28 May 2020
Scottish Natural Heritage (SNH) today published a report on the challenging balance to be made between protecting beavers in Scotland and helping to prevent serious damage to some farmers’ land.
Beavers are ecosystem engineers. They provide huge benefits to people and nature, improving water quality and flow, and creating new habitats that foster many other species. However, their actions can sometimes cause serious impacts for land managers such as flooding of fields and crops. In some circumstances it may be necessary to manage beavers and their dams under special licences issued by SNH.
Beavers became a European Protected Species on 1 May 2019. SNH reports that between 1st May and 31st December 2019, it issued 45 species licences which permitted either lethal control or dam removal. These were granted when there was no other effective solution to prevent serious agricultural damage. Five of the licences permitted dam removal or manipulation only. All licences were issued for the purpose of preventing serious damage to agriculture and all but one of these (97.5%) were issued on land classified by Scottish Government as Prime Agricultural Land. Evidence of serious damage included waterlogged fields and crops, as well as erosion on riverbanks and embankments.
One additional licence was granted to allow an experienced ecologist to live-trap beavers from sites where lethal control may otherwise have been employed. SNH also refused 33% of licence requests.
Under these licences,15 beavers were trapped and moved to either Knapdale or a trial reintroduction project and fenced sites in England, 83 beaver dams were removed, and 87 beavers were shot by trained and accredited controllers. All lethal control licence holders were contacted about the possibility of trapping on their land, but live-trapping is not always possible on every site for a number of reasons, including the topography and general nature of the site and how beavers use it; and the behaviour of individual animals. Based on survey information, lethal control and trapping has taken place within around 13% of territories. The proportion of the overall range of beavers in Tayside covered by licences is likely less than 10%, with control being carried out on around 5%.
The report recommends continued work with licence-holders exploring viable alternatives to lethal control, improving understanding of the impact of control measures on the Tayside population through survey and population modelling, and supporting work that better recognises the benefits of beavers for nature.
Robbie Kernahan, SNH Director of Sustainable Growth said:
“It’s always been clear to both us and our partners that lethal control of beavers will sometimes be necessary under licence as a last resort when other mitigation is unlikely to be effective. Some of the well documented and most serious issues have occurred on the most productive areas of agricultural land in Scotland. Due to their generally being well-drained, low-lying and flat, these areas are often vulnerable to beaver burrowing and dam building.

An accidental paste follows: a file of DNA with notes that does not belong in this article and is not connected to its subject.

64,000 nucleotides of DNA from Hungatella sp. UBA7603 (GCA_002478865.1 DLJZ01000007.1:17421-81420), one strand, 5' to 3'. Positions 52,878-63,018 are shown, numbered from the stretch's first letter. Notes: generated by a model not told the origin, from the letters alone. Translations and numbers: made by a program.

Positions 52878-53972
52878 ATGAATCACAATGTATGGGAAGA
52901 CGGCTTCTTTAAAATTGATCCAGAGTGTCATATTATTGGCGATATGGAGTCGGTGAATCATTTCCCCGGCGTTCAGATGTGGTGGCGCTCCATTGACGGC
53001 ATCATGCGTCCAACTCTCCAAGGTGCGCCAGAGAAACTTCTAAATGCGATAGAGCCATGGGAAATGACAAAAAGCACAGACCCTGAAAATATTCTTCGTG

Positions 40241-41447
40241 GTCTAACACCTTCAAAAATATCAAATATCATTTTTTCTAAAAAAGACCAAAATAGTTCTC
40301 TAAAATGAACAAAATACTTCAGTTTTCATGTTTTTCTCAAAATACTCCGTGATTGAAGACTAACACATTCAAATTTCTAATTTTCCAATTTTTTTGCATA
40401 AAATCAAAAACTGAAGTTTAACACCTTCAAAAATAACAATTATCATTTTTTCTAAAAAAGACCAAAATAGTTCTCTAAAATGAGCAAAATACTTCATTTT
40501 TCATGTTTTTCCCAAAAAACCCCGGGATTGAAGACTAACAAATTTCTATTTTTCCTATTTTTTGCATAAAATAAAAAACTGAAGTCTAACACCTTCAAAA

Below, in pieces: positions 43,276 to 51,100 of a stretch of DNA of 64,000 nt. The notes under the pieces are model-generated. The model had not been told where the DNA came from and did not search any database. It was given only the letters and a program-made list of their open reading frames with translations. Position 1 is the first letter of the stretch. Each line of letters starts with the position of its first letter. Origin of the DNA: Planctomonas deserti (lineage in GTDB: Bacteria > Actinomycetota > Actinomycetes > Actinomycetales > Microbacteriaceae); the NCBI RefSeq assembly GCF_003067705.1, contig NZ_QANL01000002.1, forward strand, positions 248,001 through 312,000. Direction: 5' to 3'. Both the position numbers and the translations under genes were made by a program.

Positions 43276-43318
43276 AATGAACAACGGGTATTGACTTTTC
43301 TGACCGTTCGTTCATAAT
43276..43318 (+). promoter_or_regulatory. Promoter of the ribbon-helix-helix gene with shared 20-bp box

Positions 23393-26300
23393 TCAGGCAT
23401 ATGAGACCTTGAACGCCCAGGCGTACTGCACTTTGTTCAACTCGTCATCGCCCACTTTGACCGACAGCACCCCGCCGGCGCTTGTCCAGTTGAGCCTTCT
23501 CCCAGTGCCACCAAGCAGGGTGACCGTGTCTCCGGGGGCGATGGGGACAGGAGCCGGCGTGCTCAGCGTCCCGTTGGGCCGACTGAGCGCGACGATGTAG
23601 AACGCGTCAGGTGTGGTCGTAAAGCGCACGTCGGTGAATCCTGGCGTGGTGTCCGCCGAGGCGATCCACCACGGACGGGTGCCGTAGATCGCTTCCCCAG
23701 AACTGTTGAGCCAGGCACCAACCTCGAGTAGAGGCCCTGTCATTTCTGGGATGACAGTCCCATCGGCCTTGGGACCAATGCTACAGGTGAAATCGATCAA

“As we work with farmers to trial new and innovative measures for reducing the impacts of beavers on this type of ground, we hope to see less need for control measures in the coming years. We also expect to see the beaver population expanding away from high conflict areas and into suitable habitat where beavers can thrive and bring the positive benefits we want to see.”
The beavers in Tayside and surrounding areas are the result of unauthorised releases or escapes, with many animals settling on Prime Agricultural Land where they have had serious impacts. Classified Prime Agricultural Land makes up around 13% of Scotland’s land cover and, as the most productive and important farmland, it is of national importance.
SNH trapped and re-located 15 beavers in 2019, helping projects throughout the UK from Knapdale to Northumbria and Dorset. SNH will consider opportunities for conservation translocations of beavers from high to low conflict areas within existing catchments to improve resilience of existing populations. With Scottish Government we also will consider other alternative measures as part of a wider beaver mitigation strategy.
SNH also operates the Beaver Mitigation Scheme and in the first year, provided advice and support for over 40 cases and entered into 10 management agreements to implement mitigation. This work included installing flow devices, tree protection work, exclusion fencing and bank protection to protect agricultural land, infrastructure and property.
SNH has begun trialling water-gates this year, which aim to exclude beavers from areas of land where conflicts are arising or likely, as well as trialling other techniques, such as automated early-warning systems to alert people to beaver impacts, allowing rapid intervention before problems occur. Although water gates are only likely to be successful in certain situations, a number of potential water gate sites have been identified which, if successful, have the potential to fully resolve problems on 12 current licences where lethal control is permitted and partially resolve issues on a further 6 licences.
For the full statistics on 2019 mitigation, see www.nature.scot//snh-beaver-licensing-summary-1st-may-31st-december-2019.